I’m not a sportsman. As a teenager I joined a cricket academy and realised that I could neither bat nor bowl. I was relegated to the role of a wicket keeper whose job, as far as I could fathom from watching Nayan Mongia, was to look constipated, yell Gujarati cuss words and initiate a lower order batting collapse. One day, a delivery hit my glasses and I ran around the pitch yelling “Khoon! Khoon!” in what is probably the most dramatic moment in Punjab cricket history after Angad Bedi’s cookery show.
To prevent further embarrassment, I joined the school football team. After causing an own goal because of a badly timed header attempted while wearing my turban, I was made goalkeeper. In a crucial match, Delhi heat caused the soles of my 100-rupee-polished-every-Friday-to-prevent-punishment white canvas shoes to melt and stick to the grass, leading to an unnecessary Fukushima of my family jewels. My father was right. There was no future in sports.
Luckily, I had many classmates who felt the need to prove their sporting prowess without engaging in physical activity. Through this piece I want to pay tribute to some of those sports that helped shape our entire generation.
Pen fight: The pen fight ended the debate between the might of the pen and the sword forever. Millions of boys who spent the beginning of each class asking girls for an extra pen found a reason to carry an entire pencil box, preferably with a DragonBall Z 3D sticker. The rules were simple. Each participant would try and knock the other’s pen out of the desk by the flick of a finger. Many started with a Reynolds 045 only to discover that weight was key to victory. Metal sharpeners were attached to pilot pens, erasers attached to nibs and what better than a pen with the entire body covered in rubber? This seemingly pointless game taught us adaptation, precision and that Raveena Tandon was an absolute liar because no girl wanted to sleep with you for carrying a Rotomac. Likhte likhte love ho jaaye my ass.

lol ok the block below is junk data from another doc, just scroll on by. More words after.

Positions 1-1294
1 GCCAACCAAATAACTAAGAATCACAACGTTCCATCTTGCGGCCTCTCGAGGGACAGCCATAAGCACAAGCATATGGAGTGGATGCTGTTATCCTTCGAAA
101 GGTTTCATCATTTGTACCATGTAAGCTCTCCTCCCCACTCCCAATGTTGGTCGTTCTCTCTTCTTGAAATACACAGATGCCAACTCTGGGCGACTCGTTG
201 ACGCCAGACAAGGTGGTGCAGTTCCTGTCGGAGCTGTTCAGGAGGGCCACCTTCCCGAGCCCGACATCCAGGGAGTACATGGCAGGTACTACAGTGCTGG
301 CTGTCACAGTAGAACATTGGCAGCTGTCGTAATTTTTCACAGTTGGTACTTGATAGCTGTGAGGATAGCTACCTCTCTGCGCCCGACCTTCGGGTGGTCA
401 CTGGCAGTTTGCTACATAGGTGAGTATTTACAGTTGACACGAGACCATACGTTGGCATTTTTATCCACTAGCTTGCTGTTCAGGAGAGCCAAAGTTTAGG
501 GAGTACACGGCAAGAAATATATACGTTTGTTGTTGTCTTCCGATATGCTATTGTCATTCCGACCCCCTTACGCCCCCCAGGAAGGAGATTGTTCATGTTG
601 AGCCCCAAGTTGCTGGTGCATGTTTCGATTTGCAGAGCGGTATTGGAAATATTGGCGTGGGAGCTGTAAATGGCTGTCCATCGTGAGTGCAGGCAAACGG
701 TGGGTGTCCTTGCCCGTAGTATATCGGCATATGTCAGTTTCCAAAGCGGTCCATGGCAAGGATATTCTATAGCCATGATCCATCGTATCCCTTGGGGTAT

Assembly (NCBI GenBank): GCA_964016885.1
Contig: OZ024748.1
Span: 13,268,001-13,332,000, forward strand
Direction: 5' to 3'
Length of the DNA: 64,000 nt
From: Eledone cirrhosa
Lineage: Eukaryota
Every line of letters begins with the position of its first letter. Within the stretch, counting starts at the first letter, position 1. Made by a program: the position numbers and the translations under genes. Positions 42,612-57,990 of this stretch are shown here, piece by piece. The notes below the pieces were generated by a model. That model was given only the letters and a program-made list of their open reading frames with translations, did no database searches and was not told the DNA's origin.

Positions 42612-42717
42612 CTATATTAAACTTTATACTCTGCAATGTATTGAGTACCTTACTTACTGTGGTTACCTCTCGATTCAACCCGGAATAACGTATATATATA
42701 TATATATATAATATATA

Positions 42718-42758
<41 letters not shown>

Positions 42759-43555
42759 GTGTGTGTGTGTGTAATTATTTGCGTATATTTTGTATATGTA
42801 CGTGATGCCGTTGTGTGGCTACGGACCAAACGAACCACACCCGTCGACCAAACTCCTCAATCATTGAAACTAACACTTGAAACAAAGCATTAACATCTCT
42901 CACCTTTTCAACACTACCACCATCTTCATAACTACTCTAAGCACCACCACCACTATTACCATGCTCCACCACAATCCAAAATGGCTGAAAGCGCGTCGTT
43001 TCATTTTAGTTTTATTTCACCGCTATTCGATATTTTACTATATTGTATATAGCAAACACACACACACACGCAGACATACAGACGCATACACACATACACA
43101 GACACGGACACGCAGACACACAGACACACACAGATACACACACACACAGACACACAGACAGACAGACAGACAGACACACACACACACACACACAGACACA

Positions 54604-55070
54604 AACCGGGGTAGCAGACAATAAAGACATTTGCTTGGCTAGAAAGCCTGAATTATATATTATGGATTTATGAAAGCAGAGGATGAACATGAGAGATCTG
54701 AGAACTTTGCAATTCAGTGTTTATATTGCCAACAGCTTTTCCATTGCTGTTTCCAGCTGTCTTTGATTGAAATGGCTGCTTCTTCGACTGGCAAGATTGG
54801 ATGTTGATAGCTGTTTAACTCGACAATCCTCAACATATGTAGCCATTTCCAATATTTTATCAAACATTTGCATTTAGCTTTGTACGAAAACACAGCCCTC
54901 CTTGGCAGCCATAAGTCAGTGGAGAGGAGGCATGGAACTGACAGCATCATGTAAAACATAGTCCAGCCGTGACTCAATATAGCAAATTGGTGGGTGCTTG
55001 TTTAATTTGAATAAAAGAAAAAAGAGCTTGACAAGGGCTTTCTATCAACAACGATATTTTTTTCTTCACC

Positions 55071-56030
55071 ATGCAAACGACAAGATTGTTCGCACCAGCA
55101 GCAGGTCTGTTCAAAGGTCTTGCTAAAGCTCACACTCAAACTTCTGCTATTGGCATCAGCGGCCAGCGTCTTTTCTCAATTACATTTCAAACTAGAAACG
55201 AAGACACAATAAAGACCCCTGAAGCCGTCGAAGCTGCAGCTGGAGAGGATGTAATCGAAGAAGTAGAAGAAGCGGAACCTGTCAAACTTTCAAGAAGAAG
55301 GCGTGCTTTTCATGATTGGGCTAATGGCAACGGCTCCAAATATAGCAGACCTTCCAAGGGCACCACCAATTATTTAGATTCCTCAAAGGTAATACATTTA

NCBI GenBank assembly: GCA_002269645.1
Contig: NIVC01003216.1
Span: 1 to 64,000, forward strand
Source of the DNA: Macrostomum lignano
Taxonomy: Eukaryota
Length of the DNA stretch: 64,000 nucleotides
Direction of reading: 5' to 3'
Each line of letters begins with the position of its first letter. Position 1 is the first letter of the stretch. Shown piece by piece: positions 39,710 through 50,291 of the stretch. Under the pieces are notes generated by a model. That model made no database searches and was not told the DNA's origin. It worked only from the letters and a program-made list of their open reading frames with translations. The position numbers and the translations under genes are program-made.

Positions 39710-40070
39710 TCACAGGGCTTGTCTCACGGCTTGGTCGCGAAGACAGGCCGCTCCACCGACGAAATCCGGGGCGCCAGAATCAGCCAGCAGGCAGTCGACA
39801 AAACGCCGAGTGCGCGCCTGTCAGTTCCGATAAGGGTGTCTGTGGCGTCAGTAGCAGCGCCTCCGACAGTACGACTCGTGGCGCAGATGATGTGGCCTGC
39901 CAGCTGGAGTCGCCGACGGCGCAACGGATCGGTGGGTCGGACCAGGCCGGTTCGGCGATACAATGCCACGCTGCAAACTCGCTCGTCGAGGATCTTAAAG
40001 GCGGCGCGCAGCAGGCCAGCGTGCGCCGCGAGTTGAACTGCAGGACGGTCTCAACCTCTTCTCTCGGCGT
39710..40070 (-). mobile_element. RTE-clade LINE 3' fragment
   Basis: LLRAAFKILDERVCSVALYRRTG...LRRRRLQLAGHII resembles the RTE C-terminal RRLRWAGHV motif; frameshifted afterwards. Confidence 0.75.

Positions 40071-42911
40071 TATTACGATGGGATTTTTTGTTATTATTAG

FLAMES: To get over this rejection and determine what relationship we would share with our love interest, we turned to an unfortunate satireference titled FLAMES. We would write our name with our partner’s and cross out alphabets that were similar to reach one of the following relationship statuses.
Friends, which was contrary to what I had learnt in Maine Pyar Kiya (ie ek ladka aur ladki kabhi dost nahi ho sakte)
Lovers, something that would lead me to the nearest Archies and serenade her with a photo frame with white people’s pictures inside
Adore, a feeling one reserved for one’s mother
Marriage, because which teenager doesn’t want to spend his life with one girl?
Enemy, which was heart-breaking as the last person you would expect to ruin your chances of being class monitor is your fictional lover, and
This game was obviously designed by a woman to screw with our heads
Not only did FLAMES make us believe in the power of scientific experiments but also made us all better tambola players.
Finally, the toy that taught us the most, the tazo. The tazo was to us what money is to Sharad Pawar. In fact, if a packet of chips is the environment, then Sharad Pawar would rip every packet of chips just to get that tazo. Sometimes a packet would have one tazo. Other times, two! Shopkeepers would rip open their own packets of chips just to sell the tazo for twice the amount. How can India not be corrupt if a child cannot even get a tazo without paying twice the amount? Arvind Kejriwal probably beat up kids for their tazos. Our social status was determined based on the number of tazos in our box. Even the S in FLAMES was changed to “Saale ke paas tazo nahi hai”. You get the idea.
I look at these new age kids with their Angry birds and Ninja Hattori (at least cover your face, you’re a bloody ninja) and feel sad. What sporting legacy are we leaving behind? Is this all our kids will learn? What about Name Place Animal Thing? Who will beat China at Pakdam Pakdai? What about Antakshari? Will Hide and Seek just be a biscuit? I should probably stop.
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